Why Freelancers & Remote Workers Need Community

I’m going to be honest with you. I sat down to write this post and initially had a totally different topic in mind.
I planned to write about current trends in copywriting for email marketing (which is still an important subject, and I might cover it down the road), but I felt like there was a different story I needed to tell this week.
The beginning of a new year always has that “fresh” feeling—you know, re-starts, resolutions, blah, blah, blah.
Why yes, I do know it’s mostly a marketing tool created by businesses that want us to BUY MORE THINGS. I get it. But still. You understand what I’m getting at here. If nothing else, January is a fresh slate calendar-wise. So work with me, okay?
The thing I wanted to talk about is this: The importance of community for writers, freelancers, and really, anyone who works from home.
Why Community Matters
I’m thinking about this topic right now because I’m well into year three of working from home, it’s winter in the Midwest, and, again, I’m feeling a teensy bit lonely (which I’ve written about before.) And I’m still working on fixing that.
But aside from this, I’m finally realizing just how important it is to stay in touch with fellow writers, industry groups that align with your target niche, and other people who work from home.
Why? One reason: Relationships are the #1 resource that can help grow your business into a successful, long-term endeavor while also keeping you from turning into a complete hermit with no social skills. So, really, win-win.
You might be thinking, “Kaleigh. Girlfriend. You’ve told us this before. Every business book says that relationships are important. I’ve heard this literally one million times.”
I read ya. I really do. But what people probably aren’t talking about is what this means (and looks) like in practice.
What Do You Mean By “Community?”
I’m not talking about the show, although it was offbeat and hilarious.
When it comes to building relationships in communities, I’m talking about:

  • Slack channels, which are being used as sources of referrals

  • Facebook Groups, which people also use to find sources for articles and recommendations for job openings

  • Twitter conversations (which can uber-powerful)

  • Reddit (namely niche-related sub-reddits)

And I don’t just mean joining these groups and then lurking in the shadows. I mean reaching out to fellow group members to introduce yourself, having real conversations, and actively being part of the give and take that’s happening in these virtual spaces.

If you're not sure where to begin looking for these communities, start the most logical way: Ask around.

Reach out to people and see if they can recommend some networks to check out, or even better, if you can get an invite to private groups they're part of.

Then there's the in-person meetups you can attend. Don't discredit those. Try a few different ones, and see if you find some with people you mesh well with there. These are good news because they help you practice your social skills.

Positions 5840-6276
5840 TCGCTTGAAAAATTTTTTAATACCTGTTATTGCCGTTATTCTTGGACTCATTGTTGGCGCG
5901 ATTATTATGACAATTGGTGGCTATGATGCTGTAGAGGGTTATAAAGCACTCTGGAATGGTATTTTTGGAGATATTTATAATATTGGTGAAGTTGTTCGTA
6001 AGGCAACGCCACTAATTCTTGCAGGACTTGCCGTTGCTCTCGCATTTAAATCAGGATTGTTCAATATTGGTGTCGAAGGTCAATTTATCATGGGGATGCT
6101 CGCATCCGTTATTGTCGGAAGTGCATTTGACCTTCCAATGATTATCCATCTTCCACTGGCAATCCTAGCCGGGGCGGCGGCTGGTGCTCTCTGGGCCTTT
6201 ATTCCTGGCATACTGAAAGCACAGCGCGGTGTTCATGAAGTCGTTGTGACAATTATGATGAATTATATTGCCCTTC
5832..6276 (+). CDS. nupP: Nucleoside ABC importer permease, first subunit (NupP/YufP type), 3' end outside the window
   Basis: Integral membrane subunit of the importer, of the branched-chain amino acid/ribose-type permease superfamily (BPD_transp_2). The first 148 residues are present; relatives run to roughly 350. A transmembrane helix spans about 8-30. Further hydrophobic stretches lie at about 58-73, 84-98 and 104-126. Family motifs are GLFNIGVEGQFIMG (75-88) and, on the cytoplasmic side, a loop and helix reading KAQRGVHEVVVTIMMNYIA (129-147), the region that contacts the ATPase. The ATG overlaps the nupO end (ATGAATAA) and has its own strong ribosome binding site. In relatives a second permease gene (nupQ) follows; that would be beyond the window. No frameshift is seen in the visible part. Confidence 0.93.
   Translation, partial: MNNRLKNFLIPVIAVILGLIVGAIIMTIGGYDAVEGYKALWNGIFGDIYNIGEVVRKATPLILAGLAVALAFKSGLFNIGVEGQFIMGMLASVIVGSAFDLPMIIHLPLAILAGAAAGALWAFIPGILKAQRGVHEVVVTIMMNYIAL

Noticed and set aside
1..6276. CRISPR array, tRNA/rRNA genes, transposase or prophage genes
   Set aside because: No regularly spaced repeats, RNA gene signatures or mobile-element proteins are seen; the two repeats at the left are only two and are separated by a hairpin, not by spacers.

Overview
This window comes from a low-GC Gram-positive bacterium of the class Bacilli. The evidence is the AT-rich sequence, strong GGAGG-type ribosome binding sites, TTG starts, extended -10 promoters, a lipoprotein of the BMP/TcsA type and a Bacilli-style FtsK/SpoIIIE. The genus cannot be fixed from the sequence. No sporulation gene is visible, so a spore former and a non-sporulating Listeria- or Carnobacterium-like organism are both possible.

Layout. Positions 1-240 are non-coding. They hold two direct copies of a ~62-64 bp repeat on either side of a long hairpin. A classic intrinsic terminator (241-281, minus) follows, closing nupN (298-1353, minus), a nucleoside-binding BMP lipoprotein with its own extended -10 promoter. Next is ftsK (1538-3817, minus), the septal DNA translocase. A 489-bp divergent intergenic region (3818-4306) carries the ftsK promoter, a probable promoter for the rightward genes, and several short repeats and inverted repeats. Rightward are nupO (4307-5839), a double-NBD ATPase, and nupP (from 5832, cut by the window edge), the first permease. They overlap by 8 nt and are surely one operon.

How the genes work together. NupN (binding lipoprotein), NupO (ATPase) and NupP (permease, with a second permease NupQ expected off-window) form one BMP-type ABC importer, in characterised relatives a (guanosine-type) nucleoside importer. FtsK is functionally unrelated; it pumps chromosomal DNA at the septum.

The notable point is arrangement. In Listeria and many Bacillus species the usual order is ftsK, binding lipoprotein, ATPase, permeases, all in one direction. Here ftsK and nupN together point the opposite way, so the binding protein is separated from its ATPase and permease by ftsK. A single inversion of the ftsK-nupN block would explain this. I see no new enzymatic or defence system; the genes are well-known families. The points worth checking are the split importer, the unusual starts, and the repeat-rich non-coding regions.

Good Things Will Come
Being an active part of these communities does a few important things for your business:

  1. It helps you build a referral network. When more people know who you are and what you do, they can introduce you to their connections that need the services you offer.

  2. It can help build your authority as a source. Writers often turn to these outlets when they’re looking for quotes or subject matter insight, so being present in these spaces can help you get your name and expertise in front of new audiences.

  3. It helps you build relationships with people you wouldn’t normally meet face-to-face. These communities make the world so much smaller and give you the chance to get to know people all over the globe. The people you meet can serve as your co-workers and peers when you’re working alone and don’t have anyone nearby to bounce ideas off of or to troubleshoot with.

This is just the beginning of the benefits that come from being part of an active community. I can tell you this with certainty because it’s been a major part of how I’ve grown my own freelance writing business, how I’ve kept busy during slow periods, and how I’ve also found fellow writers to pass along opportunities to as well.
So here’s what I want to say to you if you’re starting 2017 in need of a little direction: Find some communities you care about and that are valuable to you—and then become an asset in them. Even if you’re an introvert. Even if it feels like work at first.
As tempting as it can be to stay within your own little bubble or the safety of your home office, real business growth (And relationships! And friendships!) happen when you start being an active part of external groups. So give it a try.

This article originally appeared in my newsletter, A Cup of Copy. Sign up and get these free tips sent right to your inbox every other Wednesday.

P.S. I was recently on The Copywriter Café podcast discussing this same topic (and how it’s helped me grow my revenue by 50% year over year.) If you have 30 minutes, it’s worth a listen!